Raphael I Bidawid

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Mar Raphael I Bidawid † (Syriac: ܪܘܦܐܝܠ ܩܕܡܝܐ ܒܝܬ ܕܘܝܕ‎, Arabic مار روفائيل الاول بيداويد)(April 17, 1922 – July 7, 2003) was the Patriarch of the Chaldean Catholic Church from 1989–2003. He was also a Syriac scholar.

Raphael I Bidawid
Patriarch of Babylon of the Chaldeans
Raphael I Bidawid.jpg
ChurchChaldean Catholic Church
InstalledMay 21, 1989
Term endedJuly 7, 2003
PredecessorPaul II Cheikho
SuccessorEmmanuel III Delly
OrdinationOctober 22, 1944
ConsecrationOctober 6, 1957
by Yousef VII Ghanima
Personal details
Birth nameRaphael J. Bidawid
BornApril 17, 1922
Mosul, Iraq
DiedJuly 7, 2003(2003-07-07) (aged 81)
Beirut, Lebanon


He was born on April 17, 1922 in the northern Iraqi city of Mosul into an ethnic Assyrian[1] family, and took his school and seminar training in Mosul. He was ordained a priest on October 22, 1944 in Rome and in 1946 he obtained the academic degrees of doctor of philosophy and theology. Between 1948 and 1956 he worked as a professor of philosophy and theology in Mosul. On October 6, 1957, at the age of 35, he was ordained Bishop of Amadiya, by Patriarch Yousef VII Ghanima,[2] becoming the youngest Catholic bishop in the world.[3] As bishop of Amadiya he experienced the mass exodus of Christians from Northern Iraq. Mar Raphael Bidawid was then appointed bishop of Beirut in 1966 and served in this capacity for 23 years.

On March 21, 1989 Raphael I Bidawid was elected Patriarch of Babylon, head of the Chaldean Catholic Church. His election was confirmed by Pope John Paul II in June 1989. During his Patriarchate, Patriarch Bidawid, in agreement with the Chaldean Synod, established The Pontifical Babel College for Philosophy and Theology in 1991. The Babel College is situated in Baghdad, Dora, El-Mekaniek, next to St. Peter Chaldean Seminary. The Babel College became an instrumental educational institution for the Chaldean Church.[4][5] Patriarch Bidawid could speak 13 languages. He died in Beirut, Lebanon on July 7, 2003, at the age of 81.

Pastoral WorkEdit

Patriarch Bidawid was known as a champion of the unification of the Assyrian Church of the East (formerly the Church of the East) and the Chaldean Catholic Church, which split in 1552 AD. In November 1996 Mar Dinkha IV of the Assyrian Church of the East and Chaldean Patriarch Raphael I Bidawid met in Southfield, Michigan, and signed a Joint Patriarchal Statement that committed their two churches to working towards reintegration and pledged cooperation on pastoral questions such as the drafting of a common catechism, the setting up of a common seminary in the Chicago-Detroit area, the preservation of the Aramaic language, and other common pastoral programs between parishes and dioceses around the world.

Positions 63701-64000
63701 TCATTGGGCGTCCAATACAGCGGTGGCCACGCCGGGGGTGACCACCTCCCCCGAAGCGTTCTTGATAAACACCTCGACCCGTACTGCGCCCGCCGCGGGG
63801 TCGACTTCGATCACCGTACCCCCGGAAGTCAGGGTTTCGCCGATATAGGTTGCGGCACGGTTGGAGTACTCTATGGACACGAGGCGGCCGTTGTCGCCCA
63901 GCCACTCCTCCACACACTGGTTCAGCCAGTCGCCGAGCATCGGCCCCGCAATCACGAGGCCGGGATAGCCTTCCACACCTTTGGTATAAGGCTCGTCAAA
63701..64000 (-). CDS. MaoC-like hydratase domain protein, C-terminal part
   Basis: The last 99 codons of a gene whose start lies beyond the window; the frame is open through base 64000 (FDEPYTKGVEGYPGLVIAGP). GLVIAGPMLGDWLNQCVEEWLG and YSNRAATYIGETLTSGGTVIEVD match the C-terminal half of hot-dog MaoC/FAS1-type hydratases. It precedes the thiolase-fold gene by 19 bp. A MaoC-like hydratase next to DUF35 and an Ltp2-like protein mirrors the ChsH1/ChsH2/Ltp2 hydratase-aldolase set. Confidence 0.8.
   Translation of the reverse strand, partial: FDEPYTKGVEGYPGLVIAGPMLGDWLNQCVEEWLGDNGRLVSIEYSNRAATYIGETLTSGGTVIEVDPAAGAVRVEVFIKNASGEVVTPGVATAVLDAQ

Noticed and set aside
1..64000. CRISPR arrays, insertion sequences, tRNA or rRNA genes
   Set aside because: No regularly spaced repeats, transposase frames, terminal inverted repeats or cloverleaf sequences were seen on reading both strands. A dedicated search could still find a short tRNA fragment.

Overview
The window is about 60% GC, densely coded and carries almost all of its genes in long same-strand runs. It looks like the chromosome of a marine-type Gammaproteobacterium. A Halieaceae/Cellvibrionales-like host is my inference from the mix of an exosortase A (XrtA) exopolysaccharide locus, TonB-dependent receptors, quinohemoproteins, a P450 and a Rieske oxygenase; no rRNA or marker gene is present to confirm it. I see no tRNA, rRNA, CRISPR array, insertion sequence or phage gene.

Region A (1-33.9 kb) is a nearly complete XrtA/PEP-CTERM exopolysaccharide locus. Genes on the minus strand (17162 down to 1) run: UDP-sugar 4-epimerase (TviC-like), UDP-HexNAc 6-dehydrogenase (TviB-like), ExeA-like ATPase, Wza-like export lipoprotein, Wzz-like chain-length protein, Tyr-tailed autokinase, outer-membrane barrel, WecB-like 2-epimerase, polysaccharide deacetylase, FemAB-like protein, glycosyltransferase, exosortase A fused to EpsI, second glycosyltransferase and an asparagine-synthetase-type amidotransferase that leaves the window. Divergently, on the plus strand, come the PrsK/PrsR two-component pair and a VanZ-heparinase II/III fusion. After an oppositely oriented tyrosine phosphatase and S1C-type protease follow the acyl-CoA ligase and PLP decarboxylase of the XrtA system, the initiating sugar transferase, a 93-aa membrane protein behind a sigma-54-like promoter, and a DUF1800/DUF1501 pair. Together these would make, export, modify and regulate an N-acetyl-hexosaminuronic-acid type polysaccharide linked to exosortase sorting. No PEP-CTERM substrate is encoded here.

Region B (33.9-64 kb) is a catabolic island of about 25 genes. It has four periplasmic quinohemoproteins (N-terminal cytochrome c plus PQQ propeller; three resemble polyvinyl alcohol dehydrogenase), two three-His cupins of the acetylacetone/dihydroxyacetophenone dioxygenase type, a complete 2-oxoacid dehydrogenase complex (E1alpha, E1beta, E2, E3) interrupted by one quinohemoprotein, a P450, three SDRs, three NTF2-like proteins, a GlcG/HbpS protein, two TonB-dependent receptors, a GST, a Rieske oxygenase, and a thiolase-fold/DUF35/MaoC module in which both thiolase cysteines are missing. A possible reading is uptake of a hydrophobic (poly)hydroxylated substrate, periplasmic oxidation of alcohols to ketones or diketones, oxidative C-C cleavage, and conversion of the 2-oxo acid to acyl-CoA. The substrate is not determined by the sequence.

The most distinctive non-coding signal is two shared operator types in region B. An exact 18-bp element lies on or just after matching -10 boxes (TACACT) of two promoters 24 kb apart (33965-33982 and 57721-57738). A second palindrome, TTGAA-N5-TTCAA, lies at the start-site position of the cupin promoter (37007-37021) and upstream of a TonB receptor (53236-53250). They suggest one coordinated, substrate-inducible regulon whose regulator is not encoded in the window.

On August 15, 1997, the two Patriarchs met again, in Roselle, Illinois, and ratified a “Joint Synodal Decree for Promoting Unity,” that had been signed by the members of both Holy Synods. It restated the areas of pastoral cooperation envisaged in the Joint Patriarchal Statement, recognized that Assyrians and Chaldeans should come to accept each other’s diverse practices as legitimate, formally implemented the establishment of an Assyrian-Chaldean “Joint Commission for Unity,” and declared that each side recognized the apostolic succession, sacraments and Christian witness of the other. The text also spelled out the central concerns of both sides in the dialogue. While both churches wanted to preserve the Aramaic language and culture, the Assyrians were intent on retaining their freedom and self-governance, and the Chaldeans affirmed the necessity of maintaining full communion with Rome.[6]

In an interview with Bidawid, published in 2003, he commented on the Assyrian name dispute and declared his ethnic point of view:

I personally think that these different names serve to add confusion. The original name of our Church was the ‘Church of the East’ ... When a portion of the Church of the East became Catholic, the name given was ‘Chaldean’ based on the Magi kings who came from the land of the Chaldean, to Bethlehem. The name ‘Chaldean’ does not represent an ethnicity... We have to separate what is ethnicity and what is religion... I myself, my sect is Chaldean, but ethnically, I am Assyrian.[7]

In an interview with the Assyrian Star in the September–October 1974 issue, he was quoted as saying:

Before I became a priest I was an Assyrian, before I became a bishop I was an Assyrian, I am an Assyrian today, tomorrow, forever, and I am proud of it.[8]


  • Raphael J. Bidawid, Les lettres du patriarche nestorien Timothee I, Studi e Testi 187, Vatican City (1956)


  1. ^ Assyrians Mourn the Passing of Patriarch Raphael
  2. ^ "Archbishop Raphaël I Bidawid". Catholic-Hierarchy.org. Retrieved 2009-05-30.
  3. ^ http://www.britannica.com/biography/Raphael-I-Bidawid
  4. ^ Chaldean Patriarchate of Babylon Pontifical Babel College For Philosophy and Theology "Archived copy". Archived from the original on 2011-07-16. Retrieved 2010-06-06.CS1 maint: archived copy as title (link)
  5. ^ Kiraz, George A. "Mar Raphael Bidawid (1922-2003)". Hugoye: Journal of Syriac Studies. Archived from the original on 2008-12-22. Retrieved 2009-05-30.
  6. ^ CNEWA page on The Assyrian Church of the East. http://www.cnewa.org/default.aspx?ID=1&pagetypeID=9&sitecode=HQ&pageno=3
  7. ^ Parpola, Simo (2004). "National and Ethnic Identity in the Neo-Assyrian Empire and Assyrian Identity in Post-Empire Times" (PDF). Journal of Assyrian Academic Studies. JAAS. 18 (2): 22. Archived from the original (PDF) on 2011-07-17.
  8. ^ Mar Raphael J Bidawid. The Assyrian Star. September–October, 1974:5.

External linksEdit

Religious titles
Preceded by
Paul II Cheikho
Patriarch of Babylon
of the Chaldean Catholic Church

Succeeded by
Emmanuel III Delly